BeehiveBy beehive.govt.nz
    20 hours ago
  • Navigating an unstable global environment
    New Zealand is renewing its connections with a world facing urgent challenges by pursuing an active, energetic foreign policy, Foreign Minister Winston Peters says.   “Our country faces the most unstable global environment in decades,” Mr Peters says at the conclusion of two weeks of engagements in Egypt, Europe and the United States.    “We cannot afford to sit back in splendid ...
    BeehiveBy beehive.govt.nz
    20 hours ago
  • NZ welcomes Australian Governor-General
    Prime Minister Christopher Luxon has announced the Australian Governor-General, His Excellency General The Honourable David Hurley and his wife Her Excellency Mrs Linda Hurley, will make a State visit to New Zealand from Tuesday 16 April to Thursday 18 April. The visit reciprocates the State visit of former Governor-General Dame Patsy Reddy ...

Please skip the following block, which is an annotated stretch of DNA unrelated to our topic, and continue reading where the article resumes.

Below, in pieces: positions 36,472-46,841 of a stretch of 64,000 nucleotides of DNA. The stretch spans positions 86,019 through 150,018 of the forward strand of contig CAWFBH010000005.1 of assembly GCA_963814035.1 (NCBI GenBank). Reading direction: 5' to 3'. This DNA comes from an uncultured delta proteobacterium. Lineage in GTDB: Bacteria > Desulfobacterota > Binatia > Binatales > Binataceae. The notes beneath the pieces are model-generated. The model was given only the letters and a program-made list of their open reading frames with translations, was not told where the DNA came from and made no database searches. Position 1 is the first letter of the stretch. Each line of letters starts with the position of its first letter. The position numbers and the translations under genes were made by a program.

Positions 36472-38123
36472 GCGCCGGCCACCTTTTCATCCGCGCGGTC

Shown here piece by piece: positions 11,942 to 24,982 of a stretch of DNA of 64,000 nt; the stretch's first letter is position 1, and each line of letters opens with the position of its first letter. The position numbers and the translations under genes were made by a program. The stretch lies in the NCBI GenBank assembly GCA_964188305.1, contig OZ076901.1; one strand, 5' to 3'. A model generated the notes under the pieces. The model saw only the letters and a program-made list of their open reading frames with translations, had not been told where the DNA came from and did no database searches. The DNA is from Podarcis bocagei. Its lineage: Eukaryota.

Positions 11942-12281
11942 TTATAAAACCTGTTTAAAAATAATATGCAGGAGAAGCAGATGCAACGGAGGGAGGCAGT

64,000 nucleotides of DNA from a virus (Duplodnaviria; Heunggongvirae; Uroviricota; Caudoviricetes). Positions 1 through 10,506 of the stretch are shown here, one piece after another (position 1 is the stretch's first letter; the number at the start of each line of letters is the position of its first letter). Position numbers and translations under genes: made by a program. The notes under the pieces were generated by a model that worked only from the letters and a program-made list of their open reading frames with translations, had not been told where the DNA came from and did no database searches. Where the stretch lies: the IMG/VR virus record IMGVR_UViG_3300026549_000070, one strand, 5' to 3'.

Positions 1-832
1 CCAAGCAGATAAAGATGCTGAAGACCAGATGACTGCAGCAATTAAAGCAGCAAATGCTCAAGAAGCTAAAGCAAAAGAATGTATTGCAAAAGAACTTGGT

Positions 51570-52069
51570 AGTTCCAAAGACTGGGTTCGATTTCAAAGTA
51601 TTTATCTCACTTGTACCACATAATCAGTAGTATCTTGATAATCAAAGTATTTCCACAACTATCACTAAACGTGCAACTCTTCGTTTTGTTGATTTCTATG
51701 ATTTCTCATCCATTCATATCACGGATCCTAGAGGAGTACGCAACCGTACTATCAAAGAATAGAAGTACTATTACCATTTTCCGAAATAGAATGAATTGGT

BeehiveBy beehive.govt.nz
    20 hours ago
  • Pseudoephedrine back on shelves for Winter
    Associate Health Minister David Seymour has announced that Medsafe has approved 11 cold and flu medicines containing pseudoephedrine. Pharmaceutical suppliers have indicated they may be able to supply the first products in June. “This is much earlier than the original expectation of medicines being available by 2025. The Government recognised ...
    BeehiveBy beehive.govt.nz
    22 hours ago
  • NZ and the US: an ever closer partnership